Page 67 - Foreign Service Journal - October, 2012b

This is a SEO version of Foreign Service Journal - October, 2012b. Click here to view full version

« Previous Page Table of Contents Next Page »
50 outstanding students each year from
Columbia’s graduate schools to use their
special talents in, for example, journal-
ism, business management, medicine or
even theology, internationally.
Mr. Barton returned to the State
Department in 1964 and was posted
to Madrid as assistant cultural attaché.
Among his accomplishments was an
agreement between the Metropolitan
Museum of Art and the Prado Museum
to bring a 12th-century apse from a small
mountain village to the Cloisters in New
York City. Applauded by then–New York
Governor Nelson Rockefeller, the agree-
ment involved a reciprocal “loan” of some
ancient Spanish bronzes to the Prado.
In 1966, he was assigned to Santo
Domingo as director of human resource
development for the U.S. Agency for
International Development, but public
riots turned into a civil war six months
after his arrival. After being evacuated
back to Washington, he worked on emer-
gency relief until being reassigned as
director of human resource development
for the Caribbean.
By the end of the year he had
accepted an ofer from USIA to serve as
cultural attaché in La Paz. While there
he authored a book,
A Short History of
(Editorial Los Amigos del Libro,
1968); but his most vivid memory was
having had dinner with the nation’s
president the day Che Guevara was cap-
tured and killed.
Mr. Barton’s next assignment was
as public afairs ofcer in Guadalajara.
While there, he completed his master’s
degree at the University of Oklahoma.
Four years later, he returned to Washing-
ton to help organize the State Depart-
ment’s Speakers Bureau.
In 1973, Mr. Barton joined the Sen-
ate Foreign Relations Committee as its
Republican adviser. For the next six years
e are deeply saddened and
mourn the tragic loss of
Ambassador Chris Stevens, Foreign
Service Information Management
Specialist Sean Smith and their
colleagues in the outrageous and
cowardly attack on the U.S. consulate
in Benghazi,” AFSA President Susan R.
Johnson said in a statement issued on
Sept. 12. “We extend our heartfelt con-
dolences and sympathy to the families
and loved ones of those killed. Teir
service and example are an inspira-
tion to us all.”
U.S. Ambassador to Libya J. Chris-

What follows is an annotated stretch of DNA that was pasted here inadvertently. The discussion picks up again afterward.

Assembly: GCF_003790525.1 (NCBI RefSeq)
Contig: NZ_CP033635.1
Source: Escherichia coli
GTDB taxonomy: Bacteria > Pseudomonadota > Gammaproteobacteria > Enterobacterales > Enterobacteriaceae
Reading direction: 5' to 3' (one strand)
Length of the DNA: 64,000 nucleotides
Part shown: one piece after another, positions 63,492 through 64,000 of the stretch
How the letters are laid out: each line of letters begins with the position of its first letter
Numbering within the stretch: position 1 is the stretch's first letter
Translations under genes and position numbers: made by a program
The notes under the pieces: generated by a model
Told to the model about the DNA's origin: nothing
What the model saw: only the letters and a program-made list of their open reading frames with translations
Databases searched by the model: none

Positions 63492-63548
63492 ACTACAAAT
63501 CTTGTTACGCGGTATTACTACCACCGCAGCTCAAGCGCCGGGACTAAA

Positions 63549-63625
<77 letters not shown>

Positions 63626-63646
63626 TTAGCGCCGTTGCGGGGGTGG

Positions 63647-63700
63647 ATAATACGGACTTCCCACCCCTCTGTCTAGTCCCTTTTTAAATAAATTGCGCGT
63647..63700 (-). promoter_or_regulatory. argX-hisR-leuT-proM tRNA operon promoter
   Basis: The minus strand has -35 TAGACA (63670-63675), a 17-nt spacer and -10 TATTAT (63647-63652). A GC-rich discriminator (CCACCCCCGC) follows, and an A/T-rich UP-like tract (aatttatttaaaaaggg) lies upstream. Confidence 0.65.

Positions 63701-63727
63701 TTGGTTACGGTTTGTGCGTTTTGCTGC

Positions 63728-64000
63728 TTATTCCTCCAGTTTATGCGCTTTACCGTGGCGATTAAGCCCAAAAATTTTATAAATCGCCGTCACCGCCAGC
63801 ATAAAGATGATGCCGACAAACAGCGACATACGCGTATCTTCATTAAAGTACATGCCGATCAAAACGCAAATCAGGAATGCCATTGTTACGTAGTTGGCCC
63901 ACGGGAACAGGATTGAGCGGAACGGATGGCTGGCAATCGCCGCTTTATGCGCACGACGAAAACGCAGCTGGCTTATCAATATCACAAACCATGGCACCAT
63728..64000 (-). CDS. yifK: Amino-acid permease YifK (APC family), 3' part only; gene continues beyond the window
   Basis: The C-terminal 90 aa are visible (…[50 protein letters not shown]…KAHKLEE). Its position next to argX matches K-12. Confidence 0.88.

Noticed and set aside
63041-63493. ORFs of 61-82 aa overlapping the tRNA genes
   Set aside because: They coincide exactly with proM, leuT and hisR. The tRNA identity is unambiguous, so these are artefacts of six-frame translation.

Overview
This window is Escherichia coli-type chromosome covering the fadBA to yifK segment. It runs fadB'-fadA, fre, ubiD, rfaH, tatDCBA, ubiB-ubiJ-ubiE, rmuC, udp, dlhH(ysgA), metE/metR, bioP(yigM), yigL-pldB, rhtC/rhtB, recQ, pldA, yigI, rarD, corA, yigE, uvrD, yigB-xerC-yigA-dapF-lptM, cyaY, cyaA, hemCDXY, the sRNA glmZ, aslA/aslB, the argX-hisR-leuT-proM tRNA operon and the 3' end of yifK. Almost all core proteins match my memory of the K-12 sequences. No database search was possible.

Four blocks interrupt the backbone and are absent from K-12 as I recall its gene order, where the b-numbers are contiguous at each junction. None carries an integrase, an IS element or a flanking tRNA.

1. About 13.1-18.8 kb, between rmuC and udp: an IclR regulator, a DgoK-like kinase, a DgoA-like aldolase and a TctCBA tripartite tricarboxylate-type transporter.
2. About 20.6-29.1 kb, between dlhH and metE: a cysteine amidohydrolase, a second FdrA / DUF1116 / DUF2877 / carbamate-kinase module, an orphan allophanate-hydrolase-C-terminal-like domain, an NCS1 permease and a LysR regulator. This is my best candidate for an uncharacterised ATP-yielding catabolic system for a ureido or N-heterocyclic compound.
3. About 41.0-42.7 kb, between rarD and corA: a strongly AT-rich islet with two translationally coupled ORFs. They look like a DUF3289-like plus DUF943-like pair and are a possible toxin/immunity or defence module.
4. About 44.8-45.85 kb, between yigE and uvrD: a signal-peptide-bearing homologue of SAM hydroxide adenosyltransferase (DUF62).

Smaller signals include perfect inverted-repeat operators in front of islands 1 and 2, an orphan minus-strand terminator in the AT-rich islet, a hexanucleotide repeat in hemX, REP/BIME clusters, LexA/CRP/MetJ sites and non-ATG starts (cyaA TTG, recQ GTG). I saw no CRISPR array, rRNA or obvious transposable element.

topher Stephens, 52, a career FSO;
Information Management Specialist
Sean Smith, 34, an Air Force veteran
who joined the Foreign Service a
decade ago; Diplomatic Security agent
Tyrone S. Woods, a former Navy SEAL
who had served multiple tours in Iraq
and Afghanistan; and former Navy
SEAL Glen Doherty, who was assigned
to a State Department security detail
were killed when a mob stormed the
consulate, setting fre to the buildings,
during a protest on Sept. 11.
“Te violent attack on U.S. diplo-
matic compounds once again under-
scores the dangers that American dip-
lomats face in service to our country,”
the AFSA president continued.
“AFSA deplores attacks and use
of violence against diplomats and
diplomatic missions. We oppose
intentional eforts to ofend religious
feelings. We frmly believe in diplo-
macy and the commitment to sus-
tained dialogue to resolve diferences
of whatever sort and for better mutual
understanding among people of dif-
fering faiths, ideologies and cultures.”
President Barack Obama ordered
fags to be fown at half-mast and
further increased security for Ameri-
can diplomatic personnel around the
world in the wake of the attack. It was
the sixth time an American ambas-
sador has been killed in the line of
duty, the last being Adolph Dubs in
Afghanistan in 1979.
“I strongly condemn the outra-
geous attack on our diplomatic facility
in Benghazi,” Pres. Obama said, add-
ing that the four men “exemplifed
America’s commitment to freedom,
justice and partnership with nations
and people around the globe.”
In mourning “those we’ve lost,”
Secretary of State Hillary Rodham
Clinton emphasized the dedication of
all America’s diplomats. “All over the
world, every day, America’s diplomats
and development experts risk their
lives in the service of our country and
our values because they believe that
the United States must be a force for
peace and progress in the world, and
that these aspirations are worth striv-
ing and sacrifcing for,” Sec. Clinton
said. “Alongside our men and women
in uniform, they represent the best
traditions of a bold and generous
Further tributes to the four dip-
lomats will appear in the November
AFSA Mourns the Deaths of
American Diplomats in Libya